claims of merger on a 'case-by-case basis with reference to specific facts.' " Commonwealth v. Kilburn, 438 Mass. 356, 359 (2003), quoting Commonwealth v. Gunter, supra at 275 n. 15. In this case, there was no evidence that the defendant actually used force against the victim distinct from the force the jury could find that he used (i.e., igniting the fire) that led to her death. Nor was there evidence suggesting that the defendant used actual force against, or intentionally caused injury to, anyone other than the victim. It is necessary, therefore, to determine whether there was evidence of his threatened imminent use of force against anyone in the apartment. See Commonwealth v. Pagan, supra. Cf. Commonwealth v. Kilburn, supra at 362 (no merger between homicide and predicate felony of armed assault in dwelling, G.L. c. 265, § 18A, where there was "unequivocal and uncontested" evidence of earlier assault on homicide victim that was separate from gunshot causing victim's death); Commonwealth v. Gunter, supra at 273-274 (no merger of homicide and predicate felony of armed assault in dwelling where ample evidence presented of separate assaults against other persons in dwelling in addition to homicide victim). On this issue, the disposition of the charges alleging separate assaults against individuals present in the Warner Street apartment at the time of the fire is relevant. As previously stated, the prosecutor announced at the start of the trial that the Commonwealth would nol pros Counts 4 and 5, respectively charging the defendant with assault of the victim and Tiffany with a knife, and accordingly did not pursue those counts; the trial judge entered a finding of not guilty on Count 6, which charged assault of Julissa with a hammer or knife; and the jury acquitted the defendant of Count 7, which charged assault of Key with gasoline. The Commonwealth argues, however, that independent of these specific alleged assaults, there was evidence of imminently threatened force in the form of assaults on all the apartment's occupants as the defendant pursued the family members through the home. We agree. Although it is not permissible to "infer a threat of force merely from the fact that the defendant was in the dwelling and was armed," Commonwealth v. Brown, 451 Mass. 200, 206 (2008), the evidence here--despite the confusing and somewhat conflicting testimony of the witnesses, see notes 8 and 9, supra, and the defendant's denials, see note 11, supra--would permit the jury to find that (1) the defendant, having come crashing through the window, moved at a rapid pace toward the family, spraying liquid as he approached in a manner that reasonably could be characterized as threatening; and (2) the liquid being sprayed from the container was gasoline, thus making it a dangerous weapon. [FN12] Accordingly, we conclude that the Commonwealth presented sufficient evidence that the defendant "threatened the imminent use of force" on the occupants of the apartment that could be found to be separate from his actions causing the death of the victim. Compare Commonwealth v. Gunter, 427 Mass. at 274 ("ample evidence presented by the Commonwealth of independent assaults"). This conclusion does not end the inquiry, however. See Commonwealth v. Kilburn, 438 Mass. at 359-360. The judge's instruction on felony-murder explained that for the jury to find the defendant guilty of this crime based on the predicate felony of armed home invasion, they were required to find that the Commonwealth had proved beyond a reasonable doubt that the killing occurred in the commission or attempted commission of the home invasion. However, the instruction did not explain that in order for armed home invasion to serve as the predicate felony, the jury must find the Commonwealth had proved that any use or threatened use of force or infliction of injury by the defendant-- namely, the conduct constituting the fourth element of armed home invasion--was separate and distinct from the acts of the defendant that caused the victim's death. See id. at 359; Commonwealth v. Gunter, supra. [FN13] Rather, the judge simply tracked the language of G.L. c. 265, § 18C, and outlined that in order to find the fourth element of the crime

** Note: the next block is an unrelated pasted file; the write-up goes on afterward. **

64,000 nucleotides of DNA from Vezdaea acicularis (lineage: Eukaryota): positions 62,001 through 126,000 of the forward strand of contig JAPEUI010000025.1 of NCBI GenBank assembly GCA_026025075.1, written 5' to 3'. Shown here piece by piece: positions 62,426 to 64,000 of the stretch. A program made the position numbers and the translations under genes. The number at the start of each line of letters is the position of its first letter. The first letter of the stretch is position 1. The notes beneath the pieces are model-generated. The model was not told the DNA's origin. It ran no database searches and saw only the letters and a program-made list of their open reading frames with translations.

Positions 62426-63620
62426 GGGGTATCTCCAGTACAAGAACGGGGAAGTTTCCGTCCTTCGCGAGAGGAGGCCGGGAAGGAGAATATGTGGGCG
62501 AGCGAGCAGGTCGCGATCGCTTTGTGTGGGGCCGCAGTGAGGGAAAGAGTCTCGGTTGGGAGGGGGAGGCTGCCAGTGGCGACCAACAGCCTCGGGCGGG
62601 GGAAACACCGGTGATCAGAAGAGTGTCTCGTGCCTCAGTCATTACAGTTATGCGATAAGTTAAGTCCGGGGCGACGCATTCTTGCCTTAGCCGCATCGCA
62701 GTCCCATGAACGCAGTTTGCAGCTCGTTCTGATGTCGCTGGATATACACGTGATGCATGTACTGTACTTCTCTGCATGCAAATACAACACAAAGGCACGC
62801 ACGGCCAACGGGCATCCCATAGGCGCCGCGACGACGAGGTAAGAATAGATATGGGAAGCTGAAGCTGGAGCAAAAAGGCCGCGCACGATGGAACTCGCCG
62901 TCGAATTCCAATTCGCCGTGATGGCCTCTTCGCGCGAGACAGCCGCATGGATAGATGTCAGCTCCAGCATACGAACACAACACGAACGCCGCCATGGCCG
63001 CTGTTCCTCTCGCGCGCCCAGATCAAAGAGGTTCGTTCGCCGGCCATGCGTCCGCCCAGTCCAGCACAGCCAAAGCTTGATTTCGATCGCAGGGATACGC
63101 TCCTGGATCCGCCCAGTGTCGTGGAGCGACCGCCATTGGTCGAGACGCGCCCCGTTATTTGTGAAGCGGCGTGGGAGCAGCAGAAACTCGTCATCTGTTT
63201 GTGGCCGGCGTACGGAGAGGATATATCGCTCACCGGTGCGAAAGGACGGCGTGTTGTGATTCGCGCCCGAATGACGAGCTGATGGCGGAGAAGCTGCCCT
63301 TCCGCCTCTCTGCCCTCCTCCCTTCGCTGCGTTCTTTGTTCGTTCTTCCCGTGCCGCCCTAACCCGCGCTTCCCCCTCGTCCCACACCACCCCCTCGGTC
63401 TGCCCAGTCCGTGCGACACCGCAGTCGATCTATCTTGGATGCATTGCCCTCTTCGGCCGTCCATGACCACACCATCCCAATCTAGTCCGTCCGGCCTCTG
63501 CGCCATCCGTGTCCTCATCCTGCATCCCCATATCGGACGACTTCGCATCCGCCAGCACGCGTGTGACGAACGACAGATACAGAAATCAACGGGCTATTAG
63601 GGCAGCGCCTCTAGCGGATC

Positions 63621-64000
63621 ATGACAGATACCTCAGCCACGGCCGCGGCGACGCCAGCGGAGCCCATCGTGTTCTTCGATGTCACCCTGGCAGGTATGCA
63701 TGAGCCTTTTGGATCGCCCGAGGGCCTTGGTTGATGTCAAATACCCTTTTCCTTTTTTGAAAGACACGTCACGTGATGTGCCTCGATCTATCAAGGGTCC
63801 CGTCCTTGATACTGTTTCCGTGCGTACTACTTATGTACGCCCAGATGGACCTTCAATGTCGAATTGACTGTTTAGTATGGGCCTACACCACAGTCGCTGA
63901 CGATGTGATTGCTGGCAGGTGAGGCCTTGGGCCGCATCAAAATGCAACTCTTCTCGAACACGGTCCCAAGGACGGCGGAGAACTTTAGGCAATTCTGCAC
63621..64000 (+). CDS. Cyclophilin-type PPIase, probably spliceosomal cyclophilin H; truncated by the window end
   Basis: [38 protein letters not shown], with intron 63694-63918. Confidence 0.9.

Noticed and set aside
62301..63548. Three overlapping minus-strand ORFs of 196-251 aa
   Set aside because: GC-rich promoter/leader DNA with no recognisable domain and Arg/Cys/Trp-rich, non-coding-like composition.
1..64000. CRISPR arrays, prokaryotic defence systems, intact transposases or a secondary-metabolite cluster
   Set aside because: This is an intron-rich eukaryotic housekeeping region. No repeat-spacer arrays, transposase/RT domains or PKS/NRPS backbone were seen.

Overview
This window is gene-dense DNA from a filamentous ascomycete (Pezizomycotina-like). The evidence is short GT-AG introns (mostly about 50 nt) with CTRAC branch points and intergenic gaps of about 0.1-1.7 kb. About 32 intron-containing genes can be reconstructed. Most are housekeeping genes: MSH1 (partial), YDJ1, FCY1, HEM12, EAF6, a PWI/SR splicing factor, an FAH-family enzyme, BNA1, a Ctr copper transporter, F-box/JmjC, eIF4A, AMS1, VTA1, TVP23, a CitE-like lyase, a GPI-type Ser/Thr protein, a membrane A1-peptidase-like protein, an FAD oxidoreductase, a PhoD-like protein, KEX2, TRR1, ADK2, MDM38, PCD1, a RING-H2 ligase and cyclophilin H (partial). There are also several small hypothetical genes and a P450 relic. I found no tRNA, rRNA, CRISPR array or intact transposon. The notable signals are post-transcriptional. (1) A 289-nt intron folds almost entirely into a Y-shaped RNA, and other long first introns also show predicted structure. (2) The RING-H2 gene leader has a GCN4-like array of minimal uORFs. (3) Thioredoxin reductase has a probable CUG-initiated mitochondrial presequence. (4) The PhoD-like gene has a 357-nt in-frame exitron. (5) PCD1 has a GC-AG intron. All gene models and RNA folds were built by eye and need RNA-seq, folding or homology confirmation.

proved, the jury must find proof of one of the three alternatives set out in the statute: that the defendant used force, or threatened the imminent use of force, or intentionally caused injury to a person in the dwelling house. We need not resolve whether there was a substantial likelihood of a miscarriage of justice as a result, however, because, as mentioned at the outset, we conclude under G.L. c. 278, § 33E, that reversal of the defendant's conviction of felony-murder in the first degree is required for a separate reason. See Part 3, infra. However, on any retrial of the charge of felony-murder in the first degree, if armed home invasion again is advanced as the predicate felony, the jury must be instructed that they may not find the defendant guilty of felony-murder unless, with respect to armed home invasion, they find that the Commonwealth has proved the fourth element of the crime, i.e., conduct of the defendant that was separate and distinct from the acts that caused the victim's death. [FN14] 2. Other claims of ineffective assistance of counsel. The defendant argues that trial counsel's conduct both in preparation for trial and at trial deprived him of the effective assistance of counsel and that, as a result, his convictions of, inter alia, arson and armed home invasion must be reversed. Because these are non-capital offenses, we apply the standard of review for ineffective assistance of counsel claims set out in Commonwealth v. Saferian, 366 Mass. 89, 96-97 (1974). See Commonwealth v. Johnson, 435 Mass. 113, 123 (2001). "A defendant must demonstrate a 'serious incompetency, inefficiency, or inattention of counsel--behavior of counsel falling measurably below that which might be expected from an ordinary fallible lawyer--and, if that is found, then, typically, whether it has likely deprived the defendant of an otherwise available, substantial ground of defence.' In regard to the latter requirement, 'there ought to be some showing that better work might have accomplished something material for the defense.' " Id., quoting Commonwealth v. Satterfield, 373 Mass. 109, 115 (1977). a. Juror voir dire. "General Laws c. 234, § 28, provides that a trial judge must, for the purpose of determining whether a juror stands indifferent in a case, conduct an individual voir dire of each prospective juror if it appears that a substantial risk exists that an extraneous issue might affect the outcome of the case." Commonwealth v. Kater, 432 Mass. 404, 413 (2000). "The scope of voir dire rests in the sound discretion of the trial judge, and a determination by the judge that a jury are impartial will not be overturned on appeal in the absence of a clear showing of abuse of discretion or that the finding was clearly erroneous.... A trial judge, who is aware of the facts of a particular case and can observe firsthand the demeanor of each prospective juror, is in the best position to determine what questions are necessary reasonably to ensure that a particular jury can weigh and view the evidence impartially." Commonwealth v. Lao, 443 Mass. 770, 776-777 (2005), S. C., 450 Mass. 215 (2007), and 460 Mass. 12 (2011) (citations omitted). [FN15] On appeal, we will not disturb a trial judge's decision "unless the complaining party demonstrates that there was a substantial risk that the case